Pretty early on Julie and I realized that there was something different about this relationship, and that there was a very good chance that one day we’d be making long-term plans together. As our relationship progressed, we discussed all of the typical topics that you’d expect—children, faith, short-term and long-term goals, etc.—but we never talked about the kind of wedding that either of us wanted.
I knew what kind of wedding I wanted (the kind where we are married at the end of the day), but I was worried that she would want a church wedding, with all that entails. I wasn’t sure how comfortable I’d be with that. My idea for a wedding involved a faith-neutral site, with the ceremony led by a judge or some other non-religiously affiliated person licensed to marry people in Texas. If all that matters is that at the end of the day we are married, then I really shouldn’t have been concerned about what she might want, but I was. And not only was I concerned, I was certain that this could be a major stumbling block. I should have known better.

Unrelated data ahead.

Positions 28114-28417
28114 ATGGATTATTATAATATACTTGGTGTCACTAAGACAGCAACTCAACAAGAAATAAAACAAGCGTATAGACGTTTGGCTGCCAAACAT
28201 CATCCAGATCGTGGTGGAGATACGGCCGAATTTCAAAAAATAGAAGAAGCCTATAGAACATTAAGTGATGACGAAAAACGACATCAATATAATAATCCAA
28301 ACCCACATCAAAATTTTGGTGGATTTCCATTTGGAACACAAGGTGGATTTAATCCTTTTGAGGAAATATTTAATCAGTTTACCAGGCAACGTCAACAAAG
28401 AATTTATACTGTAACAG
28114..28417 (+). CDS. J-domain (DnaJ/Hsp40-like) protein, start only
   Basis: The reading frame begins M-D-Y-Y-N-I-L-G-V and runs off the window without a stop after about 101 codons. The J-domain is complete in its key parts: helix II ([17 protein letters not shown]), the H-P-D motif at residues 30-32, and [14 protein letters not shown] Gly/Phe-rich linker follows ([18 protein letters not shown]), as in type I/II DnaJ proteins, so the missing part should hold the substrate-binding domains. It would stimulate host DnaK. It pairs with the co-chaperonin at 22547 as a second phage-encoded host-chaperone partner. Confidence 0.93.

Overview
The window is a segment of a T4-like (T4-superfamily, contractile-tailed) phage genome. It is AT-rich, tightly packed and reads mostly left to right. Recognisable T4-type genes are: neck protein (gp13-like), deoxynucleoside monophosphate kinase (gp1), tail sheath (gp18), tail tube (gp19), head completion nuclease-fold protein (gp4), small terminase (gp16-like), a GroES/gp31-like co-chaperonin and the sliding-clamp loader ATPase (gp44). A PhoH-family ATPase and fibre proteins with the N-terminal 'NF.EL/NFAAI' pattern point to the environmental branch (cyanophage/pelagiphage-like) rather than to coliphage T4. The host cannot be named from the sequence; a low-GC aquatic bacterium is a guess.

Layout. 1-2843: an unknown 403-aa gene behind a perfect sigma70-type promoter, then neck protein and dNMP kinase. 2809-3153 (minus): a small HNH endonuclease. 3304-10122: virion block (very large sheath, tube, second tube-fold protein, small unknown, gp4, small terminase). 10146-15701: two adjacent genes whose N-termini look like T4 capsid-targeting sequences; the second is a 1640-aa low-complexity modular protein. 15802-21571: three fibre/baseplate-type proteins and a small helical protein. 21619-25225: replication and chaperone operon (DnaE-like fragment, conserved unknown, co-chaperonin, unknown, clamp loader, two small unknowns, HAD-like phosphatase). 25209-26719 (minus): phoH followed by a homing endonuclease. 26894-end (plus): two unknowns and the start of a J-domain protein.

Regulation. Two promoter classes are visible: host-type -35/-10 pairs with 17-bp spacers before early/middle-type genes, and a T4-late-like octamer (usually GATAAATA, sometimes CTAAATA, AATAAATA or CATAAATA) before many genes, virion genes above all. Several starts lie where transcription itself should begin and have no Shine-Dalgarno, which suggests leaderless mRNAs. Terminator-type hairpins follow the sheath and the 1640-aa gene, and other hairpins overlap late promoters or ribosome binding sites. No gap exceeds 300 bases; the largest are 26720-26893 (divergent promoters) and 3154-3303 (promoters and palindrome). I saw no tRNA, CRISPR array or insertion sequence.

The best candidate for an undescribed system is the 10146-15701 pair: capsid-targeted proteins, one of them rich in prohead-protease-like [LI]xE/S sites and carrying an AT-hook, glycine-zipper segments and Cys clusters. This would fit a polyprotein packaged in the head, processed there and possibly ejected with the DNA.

Fortunately, it was never an issue. From the very first time we discussed the type of wedding we wanted, Julie was already thinking about how we can have an inclusive wedding, where everyone is comfortable. This included not only the location, but the ceremony itself. What a relief!
Now you’re probably wondering exactly what kind of wedding she was thinking about?
Julie envisioned a wedding at a neutral location, with a ceremony that integrated the traditions of both Jewish and Christian weddings, and hopefully officiated by both a rabbi and a minister. I was thrilled with the plan. I had never really thought about the possibility of having a wedding ceremony that included some religious aspects, so this was all new and exciting.
Of course, reality soon set in, as we began the search for a rabbi and minister willing to co-officiate.
Interestingly enough, our search for a rabbi brought us to InterfaithFamily.com.
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